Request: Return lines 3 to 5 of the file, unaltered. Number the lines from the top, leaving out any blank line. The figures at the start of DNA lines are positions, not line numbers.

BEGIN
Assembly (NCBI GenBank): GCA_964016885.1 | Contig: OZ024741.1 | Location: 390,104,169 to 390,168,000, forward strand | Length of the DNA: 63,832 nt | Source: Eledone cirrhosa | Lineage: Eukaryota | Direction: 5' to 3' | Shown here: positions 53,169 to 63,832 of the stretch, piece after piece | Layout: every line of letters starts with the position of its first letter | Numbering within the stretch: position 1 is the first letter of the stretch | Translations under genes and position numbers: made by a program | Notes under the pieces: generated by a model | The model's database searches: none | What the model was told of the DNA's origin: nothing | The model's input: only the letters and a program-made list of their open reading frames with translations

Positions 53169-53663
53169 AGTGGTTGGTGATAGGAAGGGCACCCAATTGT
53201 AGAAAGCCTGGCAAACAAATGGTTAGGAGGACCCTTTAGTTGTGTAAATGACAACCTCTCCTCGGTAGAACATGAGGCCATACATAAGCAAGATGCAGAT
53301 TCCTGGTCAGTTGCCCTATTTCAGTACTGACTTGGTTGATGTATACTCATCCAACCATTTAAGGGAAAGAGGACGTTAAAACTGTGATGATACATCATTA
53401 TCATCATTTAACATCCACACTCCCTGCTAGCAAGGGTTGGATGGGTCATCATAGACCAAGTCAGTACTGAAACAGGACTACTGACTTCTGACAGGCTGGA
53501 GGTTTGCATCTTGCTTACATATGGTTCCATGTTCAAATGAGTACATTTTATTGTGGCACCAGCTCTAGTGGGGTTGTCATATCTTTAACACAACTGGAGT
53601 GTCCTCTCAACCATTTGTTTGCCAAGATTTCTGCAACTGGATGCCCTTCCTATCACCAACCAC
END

53169 AGTGGTTGGTGATAGGAAGGGCACCCAATTGT
53201 AGAAAGCCTGGCAAACAAATGGTTAGGAGGACCCTTTAGTTGTGTAAATGACAACCTCTCCTCGGTAGAACATGAGGCCATACATAAGCAAGATGCAGAT
53301 TCCTGGTCAGTTGCCCTATTTCAGTACTGACTTGGTTGATGTATACTCATCCAACCATTTAAGGGAAAGAGGACGTTAAAACTGTGATGATACATCATTA